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OP-ED: Failure proves the merit of the system

  • Published at 12:00 am June 7th, 2020
D2_April 28, 2020_Uber Eats
Photo: Bigstock

Uber Eats shutting down may not be a bad thing

Uber Eats is closing down in Bangladesh -- excellent, then free-market capitalism works. True, that’s not the conclusion you’ll see all that many reaching as a result of the withdrawal from the market but it is exactly what we all should be saying. 

Failure is the very thing which proves the merit of the system. Just so that we all understand the words being used, this is not to say that the Marxist interpretation of capitalism -- the expropriation of labour of the worker -- is not proven to work, nor that the extreme of free markets, where anyone can just do anything, is proven valuable. 

Rather, markets here just mean that people are able to produce things and see whether, in competition against all the other people doing the same thing, people wish to purchase them. Capitalism is only that profit is the incentive for them to do so. 

Think through, for a moment, what our essential economic problems are. What is it that people actually want? We can’t go and ask them as we all know talk is cheap. Being slightly more refined about it, we say that expressed preferences aren’t truly valid, it is revealed ones that are. 

To see what people truly want we’ve got to observe. For example, and pertinently at present, no one would say they would risk grandma’s life just for a haircut. Yet that is what people have been doing -- the largest number of reports about breaches of the lockdown regulations, where a business is concerned, in the UK is of people getting just that, haircuts. 

We learn what people truly think important by observing them, not listening to them. This is also why so many business plans look great on paper, the research, and the surveys assume people will love it yet the custom never actually does turn up. 

This is complicated by the manner in which what we’re able to do keeps changing. Technology marches on, and the things we can produce changes all the time. Further, what people want are changes, it has been possible to produce vinyl long-player records for well over 70 years and yet 15 years ago no one was interested and now they are again. 

Our economic problem is, therefore, to sort through this universe of what is possible and try to match it up against that universe of human desires. Both of which keep changing and worse, we’re trying to do this with the maximum efficiency too. So, how do we do this? We can’t plan it because we’ve no way of knowing what people really want other than watching what they do when things are available.

So, we’ve got to reduce ourselves to simply trying everything. Sure, some things won’t work -- meat flavoured ice creams for dogs perhaps. Although who knows? Vegetarian food for cats is quite a market currently. What’s the fastest manner of trying everything? Simply allowing people to start producing whatever comes into their heads. That gives us the largest universe possible of what is made.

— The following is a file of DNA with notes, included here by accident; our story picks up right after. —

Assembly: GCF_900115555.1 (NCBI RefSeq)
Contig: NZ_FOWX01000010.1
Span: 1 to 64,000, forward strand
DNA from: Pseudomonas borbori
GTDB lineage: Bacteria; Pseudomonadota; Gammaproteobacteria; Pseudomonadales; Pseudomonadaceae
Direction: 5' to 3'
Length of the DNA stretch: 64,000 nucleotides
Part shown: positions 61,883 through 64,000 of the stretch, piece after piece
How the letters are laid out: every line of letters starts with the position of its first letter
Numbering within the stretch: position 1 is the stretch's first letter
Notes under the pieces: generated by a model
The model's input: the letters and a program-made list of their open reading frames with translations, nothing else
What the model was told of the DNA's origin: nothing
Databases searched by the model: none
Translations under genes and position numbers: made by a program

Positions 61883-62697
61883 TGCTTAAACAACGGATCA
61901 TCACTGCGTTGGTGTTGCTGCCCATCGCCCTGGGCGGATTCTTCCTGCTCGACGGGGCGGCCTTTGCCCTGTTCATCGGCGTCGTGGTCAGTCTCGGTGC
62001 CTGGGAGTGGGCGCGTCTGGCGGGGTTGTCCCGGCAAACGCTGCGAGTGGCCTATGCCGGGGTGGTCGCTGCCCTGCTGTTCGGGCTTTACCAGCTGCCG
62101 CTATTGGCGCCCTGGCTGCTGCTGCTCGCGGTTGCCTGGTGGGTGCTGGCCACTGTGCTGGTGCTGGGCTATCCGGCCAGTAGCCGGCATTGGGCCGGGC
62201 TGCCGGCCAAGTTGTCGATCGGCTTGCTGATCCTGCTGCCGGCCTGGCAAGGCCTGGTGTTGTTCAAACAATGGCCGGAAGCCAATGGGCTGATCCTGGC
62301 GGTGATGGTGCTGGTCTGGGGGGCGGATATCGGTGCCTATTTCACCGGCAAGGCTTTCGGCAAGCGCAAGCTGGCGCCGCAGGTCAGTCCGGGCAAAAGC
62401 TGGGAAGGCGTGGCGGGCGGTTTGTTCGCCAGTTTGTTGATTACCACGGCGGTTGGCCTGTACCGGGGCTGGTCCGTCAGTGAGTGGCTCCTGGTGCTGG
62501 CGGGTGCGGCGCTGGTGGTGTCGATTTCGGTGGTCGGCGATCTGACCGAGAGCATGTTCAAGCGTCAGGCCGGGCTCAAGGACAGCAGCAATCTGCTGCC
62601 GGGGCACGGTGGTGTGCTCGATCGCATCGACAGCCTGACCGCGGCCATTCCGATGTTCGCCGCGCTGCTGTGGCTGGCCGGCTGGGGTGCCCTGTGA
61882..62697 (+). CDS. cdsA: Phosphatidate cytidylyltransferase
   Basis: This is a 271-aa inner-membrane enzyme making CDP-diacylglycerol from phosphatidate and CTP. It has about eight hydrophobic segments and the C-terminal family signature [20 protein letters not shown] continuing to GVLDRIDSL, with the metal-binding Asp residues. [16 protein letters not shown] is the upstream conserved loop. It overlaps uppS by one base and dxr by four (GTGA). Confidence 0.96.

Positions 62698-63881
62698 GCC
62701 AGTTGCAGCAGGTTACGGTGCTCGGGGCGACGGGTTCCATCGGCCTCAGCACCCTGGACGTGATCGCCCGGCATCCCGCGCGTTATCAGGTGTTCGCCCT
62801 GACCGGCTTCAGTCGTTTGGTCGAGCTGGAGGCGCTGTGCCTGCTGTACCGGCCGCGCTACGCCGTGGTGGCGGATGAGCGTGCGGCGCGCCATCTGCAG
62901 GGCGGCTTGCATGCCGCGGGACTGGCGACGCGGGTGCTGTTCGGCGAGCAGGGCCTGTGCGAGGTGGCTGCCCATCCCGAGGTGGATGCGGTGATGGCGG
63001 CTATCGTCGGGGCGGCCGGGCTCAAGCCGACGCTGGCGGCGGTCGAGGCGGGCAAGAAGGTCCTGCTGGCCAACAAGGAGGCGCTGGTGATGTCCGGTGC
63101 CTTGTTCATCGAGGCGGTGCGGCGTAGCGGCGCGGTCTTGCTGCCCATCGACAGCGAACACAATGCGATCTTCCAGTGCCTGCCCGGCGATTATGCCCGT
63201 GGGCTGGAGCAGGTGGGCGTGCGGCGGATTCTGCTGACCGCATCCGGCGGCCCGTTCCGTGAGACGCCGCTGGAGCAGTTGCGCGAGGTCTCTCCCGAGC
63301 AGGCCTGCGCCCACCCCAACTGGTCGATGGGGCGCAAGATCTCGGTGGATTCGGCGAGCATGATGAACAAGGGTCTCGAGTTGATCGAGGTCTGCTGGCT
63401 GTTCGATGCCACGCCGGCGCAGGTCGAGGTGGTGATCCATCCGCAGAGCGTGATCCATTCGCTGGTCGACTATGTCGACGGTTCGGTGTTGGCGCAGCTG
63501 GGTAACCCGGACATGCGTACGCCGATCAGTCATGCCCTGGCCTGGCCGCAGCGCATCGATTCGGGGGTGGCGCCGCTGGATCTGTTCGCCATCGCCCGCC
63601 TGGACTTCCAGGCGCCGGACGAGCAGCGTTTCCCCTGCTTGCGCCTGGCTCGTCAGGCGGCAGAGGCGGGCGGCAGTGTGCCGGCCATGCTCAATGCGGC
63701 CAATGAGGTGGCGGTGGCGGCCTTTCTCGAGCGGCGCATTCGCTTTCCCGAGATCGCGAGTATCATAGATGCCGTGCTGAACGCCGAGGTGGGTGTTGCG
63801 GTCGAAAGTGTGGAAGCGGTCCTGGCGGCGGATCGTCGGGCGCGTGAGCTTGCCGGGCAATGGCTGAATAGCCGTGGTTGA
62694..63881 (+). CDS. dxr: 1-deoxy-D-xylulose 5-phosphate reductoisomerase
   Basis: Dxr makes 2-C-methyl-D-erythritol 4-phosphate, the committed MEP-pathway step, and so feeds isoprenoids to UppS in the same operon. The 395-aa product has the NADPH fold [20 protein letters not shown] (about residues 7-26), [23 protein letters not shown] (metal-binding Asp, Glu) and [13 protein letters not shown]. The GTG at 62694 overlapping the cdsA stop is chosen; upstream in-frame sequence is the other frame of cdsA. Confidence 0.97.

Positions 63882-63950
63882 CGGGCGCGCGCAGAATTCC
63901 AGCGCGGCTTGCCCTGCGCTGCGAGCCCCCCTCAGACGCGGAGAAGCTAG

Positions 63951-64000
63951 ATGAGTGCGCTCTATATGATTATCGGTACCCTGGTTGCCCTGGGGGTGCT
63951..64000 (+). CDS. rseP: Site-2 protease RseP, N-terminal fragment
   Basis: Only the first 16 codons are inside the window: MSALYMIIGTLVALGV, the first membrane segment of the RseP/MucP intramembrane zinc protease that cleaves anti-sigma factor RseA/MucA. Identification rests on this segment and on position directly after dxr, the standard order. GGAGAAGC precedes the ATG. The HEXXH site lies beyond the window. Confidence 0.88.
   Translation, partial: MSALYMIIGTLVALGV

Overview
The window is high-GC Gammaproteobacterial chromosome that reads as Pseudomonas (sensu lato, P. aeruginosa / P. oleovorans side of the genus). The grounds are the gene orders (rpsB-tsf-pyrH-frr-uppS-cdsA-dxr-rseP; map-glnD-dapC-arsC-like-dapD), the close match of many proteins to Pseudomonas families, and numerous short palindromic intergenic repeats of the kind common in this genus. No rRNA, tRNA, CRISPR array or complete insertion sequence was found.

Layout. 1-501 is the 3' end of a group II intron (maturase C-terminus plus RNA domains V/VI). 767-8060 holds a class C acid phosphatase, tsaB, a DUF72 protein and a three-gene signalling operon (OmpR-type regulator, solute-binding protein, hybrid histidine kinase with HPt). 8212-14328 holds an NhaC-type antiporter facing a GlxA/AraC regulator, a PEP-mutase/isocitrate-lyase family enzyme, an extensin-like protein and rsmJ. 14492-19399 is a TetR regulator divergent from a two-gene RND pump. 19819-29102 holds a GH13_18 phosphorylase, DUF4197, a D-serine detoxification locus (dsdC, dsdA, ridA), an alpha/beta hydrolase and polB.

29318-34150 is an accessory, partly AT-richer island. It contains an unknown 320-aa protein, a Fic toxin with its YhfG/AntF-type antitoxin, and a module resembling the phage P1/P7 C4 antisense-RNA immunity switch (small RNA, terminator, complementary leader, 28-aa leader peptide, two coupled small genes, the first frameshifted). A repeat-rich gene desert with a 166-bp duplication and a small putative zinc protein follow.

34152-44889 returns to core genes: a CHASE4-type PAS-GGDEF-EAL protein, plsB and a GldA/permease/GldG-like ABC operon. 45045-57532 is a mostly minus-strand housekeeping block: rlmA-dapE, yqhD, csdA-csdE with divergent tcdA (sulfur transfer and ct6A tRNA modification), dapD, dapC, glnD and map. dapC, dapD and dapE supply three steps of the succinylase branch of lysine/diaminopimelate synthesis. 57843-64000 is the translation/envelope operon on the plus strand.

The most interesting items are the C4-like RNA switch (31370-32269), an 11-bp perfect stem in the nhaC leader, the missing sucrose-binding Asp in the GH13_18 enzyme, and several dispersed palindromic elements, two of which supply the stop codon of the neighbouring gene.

But then we need a method of sorting through what it is that people want. Further, our definition of want is the willingness to pay more for something than it costs to produce. Again, we can only observe this, it’s not fully predictable ahead of time. 

Thus our method of measuring what people want has to be what they buy from among those things that are made. The incentive to try making whatever new things can now be made is that if people do want them then profit can be pocketed. 

This is what drives the experimentation system -- and that’s what a market economy is, at heart. It’s a continual system of experiments to see what the matchup is between what can be done and what people want to be done. 

At which point we can return to our current example, Uber Eats closing in Bangladesh. The new mobile phones, mapping systems, and so on can be added to the extant system of restaurants, motorbikes, and taxis. Out of which a food delivery system can be built. 

This is obviously technologically possible because we’ve just watched it being done. Our question now is, well, do people want this thing being done? As it appears the answer is no. Or even, perhaps they do -- there are many competitors after all -- but not by these people. 

Or even, not at the price that these people, Uber, can do it at. Excellent, we now have more knowledge about our world. This thing which is technologically possible is not something people wish to have done at this price, by these people. We can now redeploy all of those assets, the people, labour, time, and effort, to doing some other thing which people do desire to have. Don’t forget, by definition, if people have more of what they want then they’re richer. 

That constant experimentation into ways of delivering more of what is wanted is the very definition of economic growth. The closure of Uber Eats in Bangladesh can obviously be seen as a failure. For it is, it was an attempt at a business that hasn’t worked out. 

But it’s also proof of the success of the system. Something that had not been done before was tried. There was the space to try it, the system allowed the experiment. That the experiment happened meant people could provide their full judgment on the issue -- were they prepared to pay for it? And so our knowledge of that interaction between what is possible and what is wanted has advanced. 

We can -- and will -- now go and try something else and eventually, we’ll stumble across something actually desired and so become richer. That is, it is possible to try is the very success of the free market system even as bankruptcy is that selection system for what survives. 

Tim Worstall is a Senior Fellow at the Adam Smith Institute in London.

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